|Location||Kerala state, India|
|Part of||Malabar Coast|
|Founded||ca. 1000 BC|
|Abandoned||ca. 1341 AD|
|Excavation dates||Started in 2007|
|Archaeologists||Archaeological Survey of India [ASI], Archaeology Department, Govt. of Kerala|
|Public access||Prior permission necessary for visitors.|
|Website||http://www.keralahistory.ac.in/ , http://www.keralatourism.org/muziris/|
Muziris (in Roman sources, Mucciri in classical Tamil literature) was an ancient seaport and urban center in south-western India on the estuary of the Pseudostomos/Chulli River that existed from around the 1st century AD. Muziris has found mention in the classical Tamil Sangam literature and a number of ancient European historical sources.
In a massive flood of the Periyar (generally identified with Pseudostomos) in 1341 AD, Muziris was said to have been destroyed and the centre of commerce was shifted to other ports in the region. The exact location of Muziris is still not known to historians and archaeologists. It is generally speculated to be situated around present day Kodungallur.
A series of controversial excavations were conducted at Pattanam, near North Paravur, recently and it was immediately announced that the lost port of Muziris was found.   The studies suggested that When KCHR chairman P J Cherian presented the paper on Pattanam excavation, it invited severe criticism from eminent archaeologists. Renowned historians such as R. Nagaswamy and M. G. S. Narayanan disagreed with the conclusion and called for further analysis. According to M. G. S. Narayanan there is a deliberate move by the vested interests to keep away the major institutions in the area including the Archeological Survey of India (ASI) from the developments taking place at the site. He later called upon the Kerala Council for Historical Research to hand over the excavation activity to the Archeological Survey of India.
The derivation of the Latin name Muziris is said to be from the native name to the port "Muchiri-pattanam," "muchiri" means "cleft palate" and "pattanam" means "port/city". In the region, Periyar branched into two like a cleft palate (an abnormal facial development) and thus perhaps gave it the name "Muchiripattanam."
Other names that are often used are Murachipattanam, Marichipattanam, or Muzirikkodu. It is referred to as Muchiri in Sangam literature's Akananuru, Murachipattanam in Valmiki's Ramayana, and as Muzirikode in the Jewish Copper Plate of Bhaskara Ravi Varma (c. 1000 AD). In his Brihtsamhita Varaha Mihira refers to both Baladevapattanam and Marichipattanam as important towns in Kerala. Kern, Varaha Mihira’s translator, identifies these places with the Baliapattana and the Muziris of Ptolemy and other Greek geographers, respectively. Muziris was also mentioned in the 1st century Natural History of Pliny the Elder, the 2nd century Geographia of Ptolemy, the 2nd century Muziris Papyrus (p. Vindob G480822), and the 4th century Tabula Peutingeriana.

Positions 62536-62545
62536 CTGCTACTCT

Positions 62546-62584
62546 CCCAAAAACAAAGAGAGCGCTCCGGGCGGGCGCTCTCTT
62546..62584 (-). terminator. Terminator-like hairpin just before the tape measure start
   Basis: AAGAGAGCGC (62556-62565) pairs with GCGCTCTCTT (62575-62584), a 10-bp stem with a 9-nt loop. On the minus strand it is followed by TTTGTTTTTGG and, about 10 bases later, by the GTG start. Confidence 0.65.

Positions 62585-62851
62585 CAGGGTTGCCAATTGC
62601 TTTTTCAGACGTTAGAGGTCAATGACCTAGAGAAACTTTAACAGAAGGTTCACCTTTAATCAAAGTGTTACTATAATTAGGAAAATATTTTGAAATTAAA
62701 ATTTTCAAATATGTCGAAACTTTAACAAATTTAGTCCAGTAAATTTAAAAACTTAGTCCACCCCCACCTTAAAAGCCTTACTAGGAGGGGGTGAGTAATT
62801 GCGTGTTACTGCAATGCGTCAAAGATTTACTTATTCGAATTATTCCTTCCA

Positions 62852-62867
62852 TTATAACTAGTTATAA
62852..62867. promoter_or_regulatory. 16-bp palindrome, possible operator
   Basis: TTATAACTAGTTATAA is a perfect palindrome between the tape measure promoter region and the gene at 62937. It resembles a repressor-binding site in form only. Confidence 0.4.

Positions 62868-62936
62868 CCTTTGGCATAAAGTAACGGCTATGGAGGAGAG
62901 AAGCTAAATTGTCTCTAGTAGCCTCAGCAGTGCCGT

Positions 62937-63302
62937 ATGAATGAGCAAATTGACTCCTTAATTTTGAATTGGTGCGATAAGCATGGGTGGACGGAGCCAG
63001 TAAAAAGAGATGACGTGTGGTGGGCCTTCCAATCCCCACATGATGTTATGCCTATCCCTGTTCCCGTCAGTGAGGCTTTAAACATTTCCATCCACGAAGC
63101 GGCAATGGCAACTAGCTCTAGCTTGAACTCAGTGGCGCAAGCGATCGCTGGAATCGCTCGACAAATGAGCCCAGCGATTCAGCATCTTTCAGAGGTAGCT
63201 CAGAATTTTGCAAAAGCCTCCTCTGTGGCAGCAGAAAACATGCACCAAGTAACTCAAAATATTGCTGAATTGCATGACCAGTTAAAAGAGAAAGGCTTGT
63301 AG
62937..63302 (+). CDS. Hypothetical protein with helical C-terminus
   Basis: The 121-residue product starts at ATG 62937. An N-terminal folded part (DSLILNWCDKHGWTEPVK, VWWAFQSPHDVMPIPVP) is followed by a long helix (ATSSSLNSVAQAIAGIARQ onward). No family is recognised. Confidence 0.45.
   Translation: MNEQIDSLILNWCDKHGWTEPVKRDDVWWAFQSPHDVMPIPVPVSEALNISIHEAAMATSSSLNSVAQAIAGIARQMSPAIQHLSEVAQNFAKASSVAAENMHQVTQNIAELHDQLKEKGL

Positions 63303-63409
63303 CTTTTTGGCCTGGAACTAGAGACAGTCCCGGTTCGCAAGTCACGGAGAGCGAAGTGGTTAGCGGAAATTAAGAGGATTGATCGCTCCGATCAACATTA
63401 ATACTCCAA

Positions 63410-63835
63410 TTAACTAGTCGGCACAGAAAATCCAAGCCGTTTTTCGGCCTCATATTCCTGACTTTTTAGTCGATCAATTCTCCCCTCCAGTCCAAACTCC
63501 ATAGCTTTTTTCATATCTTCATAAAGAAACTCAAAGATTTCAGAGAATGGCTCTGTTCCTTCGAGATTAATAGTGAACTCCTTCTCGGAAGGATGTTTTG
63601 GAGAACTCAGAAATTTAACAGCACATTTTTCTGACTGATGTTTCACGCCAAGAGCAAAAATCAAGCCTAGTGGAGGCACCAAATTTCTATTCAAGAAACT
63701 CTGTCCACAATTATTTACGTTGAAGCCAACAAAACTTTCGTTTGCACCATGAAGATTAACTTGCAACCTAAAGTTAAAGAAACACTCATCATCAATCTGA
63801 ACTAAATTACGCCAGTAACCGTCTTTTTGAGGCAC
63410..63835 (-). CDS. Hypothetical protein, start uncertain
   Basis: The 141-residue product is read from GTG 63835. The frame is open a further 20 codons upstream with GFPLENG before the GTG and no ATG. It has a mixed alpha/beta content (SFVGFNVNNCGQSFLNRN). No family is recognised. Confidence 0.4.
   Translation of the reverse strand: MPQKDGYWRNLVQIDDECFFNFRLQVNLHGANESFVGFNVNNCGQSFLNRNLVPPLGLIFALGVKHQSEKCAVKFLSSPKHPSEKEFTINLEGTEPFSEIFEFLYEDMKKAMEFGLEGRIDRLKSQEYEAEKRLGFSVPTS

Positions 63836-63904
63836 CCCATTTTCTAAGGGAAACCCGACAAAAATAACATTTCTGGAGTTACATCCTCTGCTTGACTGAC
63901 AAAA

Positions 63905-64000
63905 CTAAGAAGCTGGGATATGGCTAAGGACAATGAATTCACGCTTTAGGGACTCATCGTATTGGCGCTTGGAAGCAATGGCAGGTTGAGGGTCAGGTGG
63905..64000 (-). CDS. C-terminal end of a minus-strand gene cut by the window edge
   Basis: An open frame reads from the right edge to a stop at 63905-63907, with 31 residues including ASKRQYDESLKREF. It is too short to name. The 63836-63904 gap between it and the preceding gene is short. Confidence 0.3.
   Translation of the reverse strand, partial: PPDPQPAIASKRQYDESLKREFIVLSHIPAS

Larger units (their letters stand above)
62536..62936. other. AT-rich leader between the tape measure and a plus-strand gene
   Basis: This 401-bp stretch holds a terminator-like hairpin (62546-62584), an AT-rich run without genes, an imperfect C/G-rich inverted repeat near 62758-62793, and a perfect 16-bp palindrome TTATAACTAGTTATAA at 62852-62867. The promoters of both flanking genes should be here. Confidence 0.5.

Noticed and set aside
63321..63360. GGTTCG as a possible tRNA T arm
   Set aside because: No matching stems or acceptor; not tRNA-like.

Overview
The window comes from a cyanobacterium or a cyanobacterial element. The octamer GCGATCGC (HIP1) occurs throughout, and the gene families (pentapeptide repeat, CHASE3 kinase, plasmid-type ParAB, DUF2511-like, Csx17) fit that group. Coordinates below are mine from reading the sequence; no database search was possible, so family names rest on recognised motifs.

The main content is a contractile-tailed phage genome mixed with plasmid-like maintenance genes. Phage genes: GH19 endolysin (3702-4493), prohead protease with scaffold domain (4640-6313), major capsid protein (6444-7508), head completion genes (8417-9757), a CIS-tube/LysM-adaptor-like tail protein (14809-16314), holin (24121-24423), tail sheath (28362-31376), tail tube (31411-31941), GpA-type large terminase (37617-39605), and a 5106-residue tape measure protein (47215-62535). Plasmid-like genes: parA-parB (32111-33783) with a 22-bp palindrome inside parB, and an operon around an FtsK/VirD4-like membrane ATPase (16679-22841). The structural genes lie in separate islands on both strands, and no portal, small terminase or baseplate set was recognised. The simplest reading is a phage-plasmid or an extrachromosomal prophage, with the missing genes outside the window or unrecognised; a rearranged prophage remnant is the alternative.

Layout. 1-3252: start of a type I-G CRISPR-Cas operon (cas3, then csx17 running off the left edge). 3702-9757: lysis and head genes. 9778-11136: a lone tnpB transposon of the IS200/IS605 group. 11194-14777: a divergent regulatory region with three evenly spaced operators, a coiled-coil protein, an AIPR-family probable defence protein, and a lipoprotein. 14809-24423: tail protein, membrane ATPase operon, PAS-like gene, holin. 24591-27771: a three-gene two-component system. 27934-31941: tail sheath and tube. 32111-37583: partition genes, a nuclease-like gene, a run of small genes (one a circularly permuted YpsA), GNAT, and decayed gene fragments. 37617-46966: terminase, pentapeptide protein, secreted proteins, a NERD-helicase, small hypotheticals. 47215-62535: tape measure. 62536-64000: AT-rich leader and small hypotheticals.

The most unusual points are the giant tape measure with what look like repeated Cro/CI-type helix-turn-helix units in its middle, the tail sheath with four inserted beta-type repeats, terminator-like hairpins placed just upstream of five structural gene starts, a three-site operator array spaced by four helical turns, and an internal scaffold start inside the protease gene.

- All major ports in ancient times were situated at river mouths.
- The Malabar Manual of William Logan, Collector of Malabar District during the British raj, assumed Kodungallur, hub of the Chera dynasty and with its medieval forts and monuments, was Muziris
- North Paravur, Kodungallur’s status as the gateway to all three major religions in India— Judaism, Christianity and Islam —contributed to this belief.
- Jews (the Jews have formed the part of the community in Kerala from very early days) claim that it was to North Paravur that their ancestors sailed sometime in the 1st century AD. According to tradition they came to the region in 68 AD in order to escape religious persecution at home. However, there is no direct evidence to support this tradition.
- Christians in Kerala believe it was in Muziris that Saint Thomas, one of the 12 Apostles of Jesus Christ, arrived in AD 52, bringing Christianity to the Indian subcontinent. A Church supposed to be built by St. Thomas and first Jewish synagogue of India could be seen at North Parur (Paravur) close to Kodungallur.
- It is believed Cheraman Perumal sent a missionary group, headed by Malik Ibn Dinar, to spread the faith and build mosques in India. So that’s how the Cheraman Juma Masjid, said to be India’s first mosque, came to be in Kodungallur.
It is not hard to see why Kodungallur thought of itself as Muziris. But a series of excavations there, starting 1945, yielded nothing that went back to before the 13th century. However, archaeological evidences began to emerge from the region in the excavations conducted in the early 1980s.
In 1983, a large hoard of Roman coins was found at a site about six miles from Kodungallur in a small village called Pattanam on the northern shore of Paravur Thodu, a branch of Periyar. The site is situated in the Chittatukara panchayat, of Eranakulam district, 2 km north of North Paravur and 25 km north of Kochi. Now this village is one of the most significant archaeological sites in South Asia. The excavations carried out at Pattanam from 2007 to 2011 have again uncovered evidences which may support its being the location of ancient seaport Muziris. Historian M. G. S. Narayanan has criticized attempts to commercialise the Pattanam excavations in the name of Muziris conservation project. He points out the need for collecting sufficient evidence before proclaiming the site as Muziris. According to M. G. S., there is a deliberate move keep away the major institutions including the Archeological Survey of India from the developments taking place at the excavation site.
It is also postulated that the name Pattanam is an abbreviation of what was originally Musiripattanam, the local name of Muziris.
Pliny the Elder